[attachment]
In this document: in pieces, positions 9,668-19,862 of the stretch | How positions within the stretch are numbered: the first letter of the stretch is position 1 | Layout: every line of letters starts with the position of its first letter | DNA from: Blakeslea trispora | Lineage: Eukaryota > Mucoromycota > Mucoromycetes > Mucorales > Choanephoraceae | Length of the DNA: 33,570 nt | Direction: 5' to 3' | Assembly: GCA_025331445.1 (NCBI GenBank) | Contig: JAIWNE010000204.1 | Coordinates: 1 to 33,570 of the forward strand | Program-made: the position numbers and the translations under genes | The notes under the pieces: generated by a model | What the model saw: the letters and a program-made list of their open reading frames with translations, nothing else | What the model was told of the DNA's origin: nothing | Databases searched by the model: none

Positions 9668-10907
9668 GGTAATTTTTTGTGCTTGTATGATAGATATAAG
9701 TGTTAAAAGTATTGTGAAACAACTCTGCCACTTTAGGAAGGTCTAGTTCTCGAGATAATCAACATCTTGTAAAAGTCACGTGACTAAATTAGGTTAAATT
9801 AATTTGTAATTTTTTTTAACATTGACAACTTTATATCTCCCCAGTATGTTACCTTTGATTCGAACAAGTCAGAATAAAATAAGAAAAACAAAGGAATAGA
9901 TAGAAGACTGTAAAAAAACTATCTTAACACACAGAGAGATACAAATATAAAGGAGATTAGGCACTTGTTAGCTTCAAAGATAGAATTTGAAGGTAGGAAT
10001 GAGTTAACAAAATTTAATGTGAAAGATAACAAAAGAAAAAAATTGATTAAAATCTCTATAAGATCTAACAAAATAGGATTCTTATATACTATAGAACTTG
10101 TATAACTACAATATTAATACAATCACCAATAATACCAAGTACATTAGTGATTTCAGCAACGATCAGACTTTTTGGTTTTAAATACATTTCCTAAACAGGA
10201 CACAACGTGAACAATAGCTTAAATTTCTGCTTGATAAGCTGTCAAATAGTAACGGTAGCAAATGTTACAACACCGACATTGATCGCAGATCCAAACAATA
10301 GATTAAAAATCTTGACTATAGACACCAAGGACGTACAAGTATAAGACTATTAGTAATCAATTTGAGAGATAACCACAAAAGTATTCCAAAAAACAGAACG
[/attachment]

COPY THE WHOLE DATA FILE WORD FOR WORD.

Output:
In this document: in pieces, positions 9,668-19,862 of the stretch | How positions within the stretch are numbered: the first letter of the stretch is position 1 | Layout: every line of letters starts with the position of its first letter | DNA from: Blakeslea trispora | Lineage: Eukaryota > Mucoromycota > Mucoromycetes > Mucorales > Choanephoraceae | Length of the DNA: 33,570 nt | Direction: 5' to 3' | Assembly: GCA_025331445.1 (NCBI GenBank) | Contig: JAIWNE010000204.1 | Coordinates: 1 to 33,570 of the forward strand | Program-made: the position numbers and the translations under genes | The notes under the pieces: generated by a model | What the model saw: the letters and a program-made list of their open reading frames with translations, nothing else | What the model was told of the DNA's origin: nothing | Databases searched by the model: none

Positions 9668-10907
9668 GGTAATTTTTTGTGCTTGTATGATAGATATAAG
9701 TGTTAAAAGTATTGTGAAACAACTCTGCCACTTTAGGAAGGTCTAGTTCTCGAGATAATCAACATCTTGTAAAAGTCACGTGACTAAATTAGGTTAAATT
9801 AATTTGTAATTTTTTTTAACATTGACAACTTTATATCTCCCCAGTATGTTACCTTTGATTCGAACAAGTCAGAATAAAATAAGAAAAACAAAGGAATAGA
9901 TAGAAGACTGTAAAAAAACTATCTTAACACACAGAGAGATACAAATATAAAGGAGATTAGGCACTTGTTAGCTTCAAAGATAGAATTTGAAGGTAGGAAT
10001 GAGTTAACAAAATTTAATGTGAAAGATAACAAAAGAAAAAAATTGATTAAAATCTCTATAAGATCTAACAAAATAGGATTCTTATATACTATAGAACTTG
10101 TATAACTACAATATTAATACAATCACCAATAATACCAAGTACATTAGTGATTTCAGCAACGATCAGACTTTTTGGTTTTAAATACATTTCCTAAACAGGA
10201 CACAACGTGAACAATAGCTTAAATTTCTGCTTGATAAGCTGTCAAATAGTAACGGTAGCAAATGTTACAACACCGACATTGATCGCAGATCCAAACAATA
10301 GATTAAAAATCTTGACTATAGACACCAAGGACGTACAAGTATAAGACTATTAGTAATCAATTTGAGAGATAACCACAAAAGTATTCCAAAAAACAGAACG